Preferential treatment is rarely viewed in a positive light, except for the friends or relations who are the lucky beneficiaries of a job or promotion based on personal connection rather than professional merit. However, the ubiquity of family firms has clouded the issue, to the extent that nepotism in a corporate context can be a viable option for senior executives, depending on the type of wealth they seek to generate and the conditions in which they are operating.
Short-term gain versus long-term performance is a trade-off faced by many firms, whether run by executives with a work-only link to the institution or those from the founding family and therefore with a greater sentimental attachment to their business legacy. Times of crisis tend to open the eyes of all executives, making them more likely to recruit talent from outside their favoured circle in order to help their firm emerge from difficulty. When the economic waters are quieter, firms are more likely to resort to their tried-and-tested ways, including the profile of those they wish to promote or recruit. In the latter scenario, family firms are more likely to display nepotism, but with the risk of lower financial performance that such an HR strategy implies. But what if conditions existed where such a policy could actually make business sense beyond simply keeping a firm within the family?
Generating socioemotional wealth
The corporate strategy behind nepotism centres upon gains of a less immediately financial nature (“socioemotional wealth”), namely the retention of family control, the establishment and maintenance of emotional ties between co-workers, and the opportunity to pass on a business to the next generation. Such a strategy has the perks of ensuring smooth links between colleagues, the relatively easy transferral of tacit knowledge, and a high level of commitment from firm members who, due to the extra personal affinity they have for the firm, are more likely to give that extra 10% to make things work for the family good.
On the flipside, conflicts of interest can take place between family members who are also colleagues, and the financial performance of a firm will sometimes take a back seat as family firm members are more interested in matters of personal reputation and the state of the legacy that they hope to inherit rather than the state of its balance sheet in the present. In short, family firm members are confronted with a financial and reputational gamble that requires them to make a judgement call in terms of their priorities. Identifying the right institutional and economic context in which to take the more nepotistic route can make all the difference, meaning that executives find themselves in the position of taking a “mixed gamble” – a calculated one but the results of which are not always certain if the conditions are not right.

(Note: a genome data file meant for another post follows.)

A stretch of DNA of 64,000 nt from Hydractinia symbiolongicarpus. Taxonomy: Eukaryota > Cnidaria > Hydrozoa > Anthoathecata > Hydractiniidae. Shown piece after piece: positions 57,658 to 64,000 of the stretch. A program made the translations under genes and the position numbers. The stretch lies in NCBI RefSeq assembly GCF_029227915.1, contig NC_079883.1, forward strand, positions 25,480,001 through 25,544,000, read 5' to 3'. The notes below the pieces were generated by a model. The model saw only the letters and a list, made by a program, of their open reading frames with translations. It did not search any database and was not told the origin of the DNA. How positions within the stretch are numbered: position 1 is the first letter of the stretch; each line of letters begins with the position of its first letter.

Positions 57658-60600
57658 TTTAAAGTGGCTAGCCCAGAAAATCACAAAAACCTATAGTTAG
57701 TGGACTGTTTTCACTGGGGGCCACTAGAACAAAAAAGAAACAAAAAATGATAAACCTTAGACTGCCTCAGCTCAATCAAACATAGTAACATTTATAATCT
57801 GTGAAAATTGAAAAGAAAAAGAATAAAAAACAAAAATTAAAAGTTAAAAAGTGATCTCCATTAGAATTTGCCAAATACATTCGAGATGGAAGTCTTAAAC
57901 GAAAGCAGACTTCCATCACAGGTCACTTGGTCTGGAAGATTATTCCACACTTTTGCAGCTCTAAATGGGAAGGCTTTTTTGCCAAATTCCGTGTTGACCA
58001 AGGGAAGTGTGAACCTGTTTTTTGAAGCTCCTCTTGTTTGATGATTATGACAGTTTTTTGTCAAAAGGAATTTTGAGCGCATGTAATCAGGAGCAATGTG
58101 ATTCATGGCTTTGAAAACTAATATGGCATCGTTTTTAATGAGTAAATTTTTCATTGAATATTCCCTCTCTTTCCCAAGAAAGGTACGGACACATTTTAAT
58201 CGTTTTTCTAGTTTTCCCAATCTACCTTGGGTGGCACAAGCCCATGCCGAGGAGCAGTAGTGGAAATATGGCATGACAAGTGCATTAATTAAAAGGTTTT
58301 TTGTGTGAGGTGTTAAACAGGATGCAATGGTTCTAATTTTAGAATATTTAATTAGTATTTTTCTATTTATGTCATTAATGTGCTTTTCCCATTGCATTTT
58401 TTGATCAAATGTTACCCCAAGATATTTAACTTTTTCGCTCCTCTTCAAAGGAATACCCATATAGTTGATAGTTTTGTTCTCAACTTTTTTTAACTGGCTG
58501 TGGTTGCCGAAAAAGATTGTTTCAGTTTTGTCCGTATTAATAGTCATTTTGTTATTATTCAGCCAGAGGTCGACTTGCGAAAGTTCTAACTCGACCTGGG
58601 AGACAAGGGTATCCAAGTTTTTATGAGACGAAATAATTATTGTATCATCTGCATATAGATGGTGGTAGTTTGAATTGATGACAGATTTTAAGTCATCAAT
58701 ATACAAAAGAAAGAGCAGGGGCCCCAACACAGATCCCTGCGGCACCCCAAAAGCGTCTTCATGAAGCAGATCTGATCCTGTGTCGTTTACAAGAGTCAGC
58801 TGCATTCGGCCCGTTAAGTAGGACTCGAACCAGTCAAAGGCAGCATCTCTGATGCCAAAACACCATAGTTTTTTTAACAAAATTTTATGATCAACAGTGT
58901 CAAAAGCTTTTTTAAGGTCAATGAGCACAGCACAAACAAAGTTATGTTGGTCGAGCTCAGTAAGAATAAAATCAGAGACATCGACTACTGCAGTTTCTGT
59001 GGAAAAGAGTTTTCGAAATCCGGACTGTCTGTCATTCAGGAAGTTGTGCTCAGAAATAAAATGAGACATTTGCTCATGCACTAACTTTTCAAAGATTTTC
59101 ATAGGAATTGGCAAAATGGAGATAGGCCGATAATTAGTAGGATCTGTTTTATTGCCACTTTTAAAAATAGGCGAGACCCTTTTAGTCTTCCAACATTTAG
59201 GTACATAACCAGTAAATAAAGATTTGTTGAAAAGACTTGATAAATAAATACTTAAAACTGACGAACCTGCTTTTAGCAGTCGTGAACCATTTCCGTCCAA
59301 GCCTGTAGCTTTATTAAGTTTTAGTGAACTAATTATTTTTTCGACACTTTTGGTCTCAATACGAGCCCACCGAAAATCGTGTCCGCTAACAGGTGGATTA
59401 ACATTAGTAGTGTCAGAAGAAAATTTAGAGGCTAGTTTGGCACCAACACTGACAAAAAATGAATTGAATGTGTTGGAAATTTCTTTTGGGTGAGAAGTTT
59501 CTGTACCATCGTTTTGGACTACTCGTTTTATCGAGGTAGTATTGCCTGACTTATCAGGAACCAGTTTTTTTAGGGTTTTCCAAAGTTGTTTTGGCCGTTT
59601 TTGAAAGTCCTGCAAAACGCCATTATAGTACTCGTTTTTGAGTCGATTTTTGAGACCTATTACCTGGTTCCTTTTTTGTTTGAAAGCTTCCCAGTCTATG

Testing the economic waters
Whilst “reciprocal nepotism” nurtures interdependence and interaction between family members, in turn creating trust and bolstering a company, it is important to understand within what industries and institutional environments it is wisest to apply such a practice. The uncertainty (or otherwise) of the economic climate also plays a key role. Research reveals that family firms have much less to offer within industries such as groceries and commodities, where the sophisticated business priorities so important to family firms such as tacit knowledge and reputation are less prevalent and where product differentiation is of lower strategic importance. The likes of the luxury or wine sectors present the opposite profile and therefore more conducive conditions for family firms.
On a broader, country-wide scale, when the business climate is less secure and institutional presence is generally low, the value of workforce loyalty and the overall financial performance of a family firm is thought to be boosted as bringing in non-family members from the outside may upset the corporate apple cart.
Aligning HR practices
Depending upon the overall business conditions, what family firms need to do to raise their financial performance levels whilst continuing to recruit from within the family is to show more flexibility and innovativeness on an HR level. This applies in particular to such crucial factors as regulatory pressure, in-firm training and mentoring, performance-related pay schemes, job security, and job flexibility. Theoretical research into these factors concludes that when business conditions are more uncertain, family firms are more likely to be able to deliver in these areas, thereby improving their own performance at the same time.
For the time being, family firms are in reality more rigid in their ways of working, so room for improvement remains. That said, by adjusting their HR practices with greater frequency to business environment contingencies, family firms have their best ever chance of being able to balance the needs of the ever-prevailing family with financial gain. A preferential treatment strategy emerges as not so irrational a way of doing business after all, provided that the right conditions are in place and have been properly identified by senior executives before they take the nepotistic plunge.
This article draws inspiration from the paper Is nepotism so bad for family firms? A socioemotional wealth approach, written by Shainaz Firfiray, Cristina Cruz, Ionela Neacsu, and Luis R. Gomez-Mejia and published in Human Resource Management Review 28 (2018).
Ionela Neacsu is an assistant professor of Strategy and Innovation at Rennes School of Business, France. Her research interests include Strategy, Entrepreneurship, Corporate Governance, Executive Compensation, and Family Firms.
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